BSB granted extra powers to tackle misbehaving barristers

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By Rhys Duncan on


Interim suspensions

The Bar Standards Board (BSB) has expanded its powers to regulate barristers with interim suspensions following approval from the Legal Services Board (LSB).

After a consultation last year, the BSB and disciplinary tribunals have increased powers to protect the public by restricting or suspending a barrister’s practise on an interim basis.

These suspensions can be handed out to barristers where a finding of misconduct has been made, but a sanctions decision has been deferred to a later date. This, the BSB says, will assist in protecting the public and the public interest.

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The powers will also allow the BSB to refer barristers to an interim suspension panel “where it is necessary to protect the public or is otherwise in the public interest”.

Sara Jagger, BSB director of legal and enforcement said:

“We are pleased that the Legal Services Board has now approved these important changes to our regulatory arrangements, which will enable us to better protect the public and maintain public confidence.”



“These suspensions can be handed out to barristers where a finding of misconduct has been made, but a sanctions decision has been deferred to a later date.”

Any and all types of misconduct? Is that what the BSB means? That they have been granted wide-ranging powers to suspend a barrister (and put a scythe through their income) even if the barrister’s misconduct was relatively minor and likely only to attract a fine?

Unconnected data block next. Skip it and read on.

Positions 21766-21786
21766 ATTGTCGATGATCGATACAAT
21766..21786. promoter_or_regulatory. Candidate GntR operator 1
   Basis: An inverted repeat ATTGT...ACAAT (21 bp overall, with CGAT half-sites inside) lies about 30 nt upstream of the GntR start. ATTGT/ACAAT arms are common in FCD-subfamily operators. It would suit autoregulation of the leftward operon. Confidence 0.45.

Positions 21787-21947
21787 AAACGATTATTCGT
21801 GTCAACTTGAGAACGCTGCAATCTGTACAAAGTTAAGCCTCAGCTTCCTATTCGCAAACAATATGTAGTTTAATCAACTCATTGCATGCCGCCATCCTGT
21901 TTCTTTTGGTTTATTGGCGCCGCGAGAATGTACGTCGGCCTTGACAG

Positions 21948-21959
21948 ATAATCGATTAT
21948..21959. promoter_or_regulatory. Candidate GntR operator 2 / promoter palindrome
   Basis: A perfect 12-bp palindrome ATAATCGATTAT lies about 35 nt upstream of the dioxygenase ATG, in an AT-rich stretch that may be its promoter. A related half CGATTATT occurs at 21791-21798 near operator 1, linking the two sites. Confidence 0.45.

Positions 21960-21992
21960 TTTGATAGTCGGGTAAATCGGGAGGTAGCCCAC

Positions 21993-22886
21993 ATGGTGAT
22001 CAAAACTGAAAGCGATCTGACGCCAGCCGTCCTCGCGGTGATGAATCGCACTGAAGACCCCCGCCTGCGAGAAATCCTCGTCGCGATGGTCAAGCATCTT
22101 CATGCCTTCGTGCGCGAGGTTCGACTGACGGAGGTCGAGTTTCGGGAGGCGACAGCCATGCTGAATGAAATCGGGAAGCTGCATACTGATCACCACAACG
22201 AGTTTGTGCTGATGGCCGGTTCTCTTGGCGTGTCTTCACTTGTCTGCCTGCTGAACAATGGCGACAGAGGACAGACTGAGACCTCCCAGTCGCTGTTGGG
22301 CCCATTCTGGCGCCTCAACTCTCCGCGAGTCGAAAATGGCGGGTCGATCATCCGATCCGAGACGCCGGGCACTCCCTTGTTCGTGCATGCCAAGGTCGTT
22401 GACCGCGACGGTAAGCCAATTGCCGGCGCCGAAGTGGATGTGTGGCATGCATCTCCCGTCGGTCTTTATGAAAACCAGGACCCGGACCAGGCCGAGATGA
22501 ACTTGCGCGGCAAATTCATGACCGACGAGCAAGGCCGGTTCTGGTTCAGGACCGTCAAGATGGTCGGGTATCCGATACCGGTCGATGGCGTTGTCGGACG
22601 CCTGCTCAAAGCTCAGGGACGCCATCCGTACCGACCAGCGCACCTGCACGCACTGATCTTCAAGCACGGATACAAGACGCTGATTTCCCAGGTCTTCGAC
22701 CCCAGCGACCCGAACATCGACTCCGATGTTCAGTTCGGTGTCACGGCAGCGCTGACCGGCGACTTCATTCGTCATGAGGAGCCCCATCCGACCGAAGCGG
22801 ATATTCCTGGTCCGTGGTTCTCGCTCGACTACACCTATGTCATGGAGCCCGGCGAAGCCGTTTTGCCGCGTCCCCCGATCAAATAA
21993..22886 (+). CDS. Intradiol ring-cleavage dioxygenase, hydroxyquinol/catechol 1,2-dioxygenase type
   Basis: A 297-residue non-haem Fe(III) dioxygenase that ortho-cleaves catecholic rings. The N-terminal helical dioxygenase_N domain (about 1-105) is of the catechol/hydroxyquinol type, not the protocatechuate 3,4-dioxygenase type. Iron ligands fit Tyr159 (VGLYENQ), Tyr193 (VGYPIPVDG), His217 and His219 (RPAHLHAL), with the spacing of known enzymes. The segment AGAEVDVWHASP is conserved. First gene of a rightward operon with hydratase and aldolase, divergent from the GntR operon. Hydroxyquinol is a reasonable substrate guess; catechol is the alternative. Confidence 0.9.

Is the BSB putting in place a guarantee of how many days will lapse between the date of a finding of misconduct and the date of the sanctions decision, so that barristers are not left vulnerable to months of unnecessary/unmerited suspension?

Do barristers have the right to seek monetary compensation in circumstances where they are suspended after a finding of misconduct, but the ultimate sanction does not amount to a suspension?


Do you have any evidence at all that the BSB is leaving barristers destitute over ‘trivial’ matters?

Some of the most recent tribunal decisions I’ve read this year involve drink-driving, dishonesty and barristers selling drugs.


I second this comment. The potential for these suspensions leading to disproportionate punishment is very high. I sincerely hope that they are only applied in cases where disbarment or a long suspension is a very likely outcome.


The picture of a barrister with a book and a red ribboned brief is hideously outdated.

It should be a laptop in one hand and smartphone in the other.

Blowhole of the Baileys and Cream

I had an opponent the other week who, when I googled [them] had a number of criminal convictions but still wasn’t struck off.

In most sectors that would be the end.

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